China Boosts Defence Budget by 7.2% To $225 Billion As Tensions Escalate with India, US Over Its Military Misadventures


Mar 06, 2023, 07:18 PM | Updated 07:21 PM IST

Chinese soldiers during a military parade at the Zhurihe training base in China’s northern Inner Mongolia region on July 30, 2017. (STR/AFP/Getty Images)
Chinese soldiers during a military parade at the Zhurihe training base in China’s northern Inner Mongolia region on July 30, 2017. (STR/AFP/Getty Images)

China on Sunday hiked its defence budget by 7.2 per cent, marginally higher than last year, to 1.55 trillion yuan (about USD 225 billion), marking the eighth consecutive year of increase in its military spending.

China, last year, pegged its defence budget at 1.45 trillion yuan, a 7.1 per cent increase. This year the defence spending is increased to 1.55 trillion yuan.

However, in view of the appreciation of the dollar against the yuan, this year’s defence spending of China totalled, according to the state-run China Daily, about USD 225 billion.

Last year, in dollar terms China’s defence spending amounted to USD 230 billion.

This is for the eighth consecutive year that China has announced a single-digit percentage point increase in its military budget.

In his work report presented to the opening session of the National People’s Congress (NPC) – the country’s rubber-stamp parliament – outgoing Premier Li Keqiang spoke highly of the armed forces’ achievements at the borders without directly referring to the Eastern Ladakh standoff. “They carried out operations in a firm and flexible way, and they effectively conducted major missions relating to border defence, maritime rights protection, counterterrorism and stability maintenance, disaster rescue and relief, Covid-19 response, peacekeeping, and merchant ship escorting,” Li’s work report said.

The reference to “major missions relating to border defence” was regarded as significant in the context of offensive actions by the PLA in Eastern Ladakh in May 2020 along the Line of Actual Control (LAC) with India, triggering a prolonged standoff virtually freezing the relations between the two countries.

Both sides held 17 rounds of high-level military talks to resolve the standoff and the 18th round was expected to take place soon.

China is the second biggest spender on defence next to the US whose defence budget for 2023 totalled USD 816 billion.

From India’s point of view, however, China’s defence budget continued to be over three times higher. India’s defence budget for 2023-24 amounted to Rs 5.94 lakh crore (about USD 72.6 billion).

Aided by increasing defence budgets, the two-million-strong People’s Liberation Army (PLA), the world’s largest military, is increasingly getting powerful and assertive with the ever-expanding military modernisation of its Army, Navy and Air Force.

The Chinese military is headed by President Xi Jinping, who is the Chairman of the powerful Central Military Commission, the overall high command of the PLA.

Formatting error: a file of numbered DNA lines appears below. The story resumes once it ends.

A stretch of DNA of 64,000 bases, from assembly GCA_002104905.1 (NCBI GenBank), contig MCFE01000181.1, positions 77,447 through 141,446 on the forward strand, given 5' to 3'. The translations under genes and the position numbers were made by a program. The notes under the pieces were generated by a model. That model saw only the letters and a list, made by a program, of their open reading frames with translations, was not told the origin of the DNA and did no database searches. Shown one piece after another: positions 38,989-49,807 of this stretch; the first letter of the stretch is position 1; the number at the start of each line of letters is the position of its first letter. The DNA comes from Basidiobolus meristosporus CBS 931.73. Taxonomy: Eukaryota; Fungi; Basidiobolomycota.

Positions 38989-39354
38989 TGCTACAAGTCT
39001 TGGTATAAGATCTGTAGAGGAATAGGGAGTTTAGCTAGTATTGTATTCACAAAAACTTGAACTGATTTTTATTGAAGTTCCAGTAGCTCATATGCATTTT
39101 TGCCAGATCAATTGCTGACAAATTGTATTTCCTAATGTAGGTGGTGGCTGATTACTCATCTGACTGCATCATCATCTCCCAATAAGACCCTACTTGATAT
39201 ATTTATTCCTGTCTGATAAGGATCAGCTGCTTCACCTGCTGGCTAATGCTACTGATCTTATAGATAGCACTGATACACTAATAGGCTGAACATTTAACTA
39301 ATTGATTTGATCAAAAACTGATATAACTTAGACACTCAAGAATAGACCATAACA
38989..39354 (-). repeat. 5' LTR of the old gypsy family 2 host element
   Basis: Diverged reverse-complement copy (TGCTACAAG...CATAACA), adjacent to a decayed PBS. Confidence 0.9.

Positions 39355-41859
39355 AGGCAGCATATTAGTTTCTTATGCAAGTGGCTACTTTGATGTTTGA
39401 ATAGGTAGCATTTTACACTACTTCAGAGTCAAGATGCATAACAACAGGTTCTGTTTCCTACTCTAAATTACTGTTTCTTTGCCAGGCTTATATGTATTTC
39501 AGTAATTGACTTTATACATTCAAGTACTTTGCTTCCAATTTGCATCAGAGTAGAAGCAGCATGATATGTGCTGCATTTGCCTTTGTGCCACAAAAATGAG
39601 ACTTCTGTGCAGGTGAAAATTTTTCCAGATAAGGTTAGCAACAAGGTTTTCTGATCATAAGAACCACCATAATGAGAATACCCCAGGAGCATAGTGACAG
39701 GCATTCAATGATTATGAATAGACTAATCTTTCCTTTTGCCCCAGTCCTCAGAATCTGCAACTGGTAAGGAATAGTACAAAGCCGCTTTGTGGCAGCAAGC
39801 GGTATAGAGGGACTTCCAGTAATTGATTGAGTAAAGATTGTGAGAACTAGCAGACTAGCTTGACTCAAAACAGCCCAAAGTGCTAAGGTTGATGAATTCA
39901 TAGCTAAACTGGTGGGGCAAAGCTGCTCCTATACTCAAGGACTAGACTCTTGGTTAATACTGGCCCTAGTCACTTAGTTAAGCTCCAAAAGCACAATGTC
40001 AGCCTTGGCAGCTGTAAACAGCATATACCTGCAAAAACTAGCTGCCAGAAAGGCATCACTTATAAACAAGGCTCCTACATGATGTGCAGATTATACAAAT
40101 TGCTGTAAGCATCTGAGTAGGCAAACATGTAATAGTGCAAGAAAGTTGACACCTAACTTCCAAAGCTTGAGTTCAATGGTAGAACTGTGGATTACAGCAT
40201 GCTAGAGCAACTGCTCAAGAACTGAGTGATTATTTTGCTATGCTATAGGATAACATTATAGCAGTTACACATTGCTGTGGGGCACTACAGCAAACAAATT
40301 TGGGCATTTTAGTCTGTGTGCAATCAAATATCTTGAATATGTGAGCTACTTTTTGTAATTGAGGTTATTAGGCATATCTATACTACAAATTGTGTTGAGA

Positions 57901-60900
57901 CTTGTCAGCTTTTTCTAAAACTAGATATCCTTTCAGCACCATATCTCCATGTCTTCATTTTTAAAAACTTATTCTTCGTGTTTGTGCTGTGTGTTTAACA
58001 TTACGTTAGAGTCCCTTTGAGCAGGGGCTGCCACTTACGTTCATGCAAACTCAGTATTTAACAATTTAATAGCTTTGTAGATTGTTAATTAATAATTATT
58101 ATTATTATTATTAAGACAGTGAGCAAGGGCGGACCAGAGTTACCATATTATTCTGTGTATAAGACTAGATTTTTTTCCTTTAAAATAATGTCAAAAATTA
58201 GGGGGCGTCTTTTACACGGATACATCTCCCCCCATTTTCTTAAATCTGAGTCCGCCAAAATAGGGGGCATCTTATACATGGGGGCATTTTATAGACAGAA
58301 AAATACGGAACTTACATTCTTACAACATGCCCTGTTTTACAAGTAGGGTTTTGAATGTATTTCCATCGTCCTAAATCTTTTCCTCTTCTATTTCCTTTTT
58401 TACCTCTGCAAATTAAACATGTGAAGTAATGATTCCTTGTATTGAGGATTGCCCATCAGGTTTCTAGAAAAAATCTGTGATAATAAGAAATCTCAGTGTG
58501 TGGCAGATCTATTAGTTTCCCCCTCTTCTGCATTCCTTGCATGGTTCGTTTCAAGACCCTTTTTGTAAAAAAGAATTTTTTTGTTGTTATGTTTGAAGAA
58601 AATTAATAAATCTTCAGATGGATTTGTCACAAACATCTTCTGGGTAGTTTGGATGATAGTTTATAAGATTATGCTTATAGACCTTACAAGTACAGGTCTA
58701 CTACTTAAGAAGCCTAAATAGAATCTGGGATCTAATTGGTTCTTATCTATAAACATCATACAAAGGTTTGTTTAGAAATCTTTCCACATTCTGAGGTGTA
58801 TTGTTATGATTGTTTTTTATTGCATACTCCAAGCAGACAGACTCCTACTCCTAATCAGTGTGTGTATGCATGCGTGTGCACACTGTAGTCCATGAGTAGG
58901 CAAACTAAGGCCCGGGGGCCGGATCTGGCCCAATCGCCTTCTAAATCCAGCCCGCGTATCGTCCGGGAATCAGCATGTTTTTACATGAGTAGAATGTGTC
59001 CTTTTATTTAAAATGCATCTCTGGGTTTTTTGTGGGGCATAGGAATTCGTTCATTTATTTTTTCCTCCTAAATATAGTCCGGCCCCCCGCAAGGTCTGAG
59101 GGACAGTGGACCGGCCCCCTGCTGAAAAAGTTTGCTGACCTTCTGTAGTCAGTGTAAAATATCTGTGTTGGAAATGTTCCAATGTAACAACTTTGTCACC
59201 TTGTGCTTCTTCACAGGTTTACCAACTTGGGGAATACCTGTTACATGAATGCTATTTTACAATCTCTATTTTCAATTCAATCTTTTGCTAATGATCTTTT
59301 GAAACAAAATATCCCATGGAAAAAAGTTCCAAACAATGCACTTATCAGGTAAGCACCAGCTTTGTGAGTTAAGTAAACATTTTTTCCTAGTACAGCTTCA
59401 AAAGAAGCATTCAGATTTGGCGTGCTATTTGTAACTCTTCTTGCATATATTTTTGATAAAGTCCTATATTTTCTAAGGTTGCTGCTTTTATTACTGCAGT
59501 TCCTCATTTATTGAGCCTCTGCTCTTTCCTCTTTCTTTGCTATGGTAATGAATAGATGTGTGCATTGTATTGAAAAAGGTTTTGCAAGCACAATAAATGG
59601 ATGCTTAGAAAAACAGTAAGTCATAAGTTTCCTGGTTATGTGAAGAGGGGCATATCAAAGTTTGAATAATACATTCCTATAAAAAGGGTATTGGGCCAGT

Xi, 69, the only Chinese leader to have been elected for an unprecedented third five-year term by the ruling Communist Party of China (CPC) in October last year, also heads the party besides the presidency.

Under his leadership, the Chinese military has embarked on a massive military modernisation with a goal to be on par with the US armed forces in the next few years.

The Chinese Navy, the fast-expanding arm of the Chinese military, has now three aircraft carriers while its Air Force continued to be modernised with a vast variety of military jets including stealth jet fighters.

Li’s work report also said: “Our national defence mobilisation capability was boosted. With these efforts, we fully safeguarded China’s sovereignty, security, and development interests”.

“They stepped up military training, increased combat preparedness, and became a much more modernised and capable fighting force,” it said.

China’s armed forces, with a focus on the goals for the centenary of the PLA in 2027, should work to carry out military operations, boost combat preparedness and enhance military capabilities so as to accomplish the tasks entrusted to them by the CPC (Chinese Communist Party) and the people, Li said.

The armed forces should intensify military training and preparedness across the board, develop new military strategic guidance, devote greater energy to training under combat conditions, and make well-coordinated efforts to strengthen military work in all directions and domains, Li said.

Ahead of the NPC session, its spokesman Wang Chao on Saturday defended China’s steady increases in annual defence budgets, saying that the country’s defence spending as a share of the GDP was lower than the world average.

China has been ramping up its defence expenditure as it vied with the US for global influence.

Wang said the increase in the defence budget is needed to meet the complex security challenges for China to fulfil its responsibilities as a major country.

China’s military modernisation will not be a threat to any country but a positive force safeguarding regional stability and world peace, he said.

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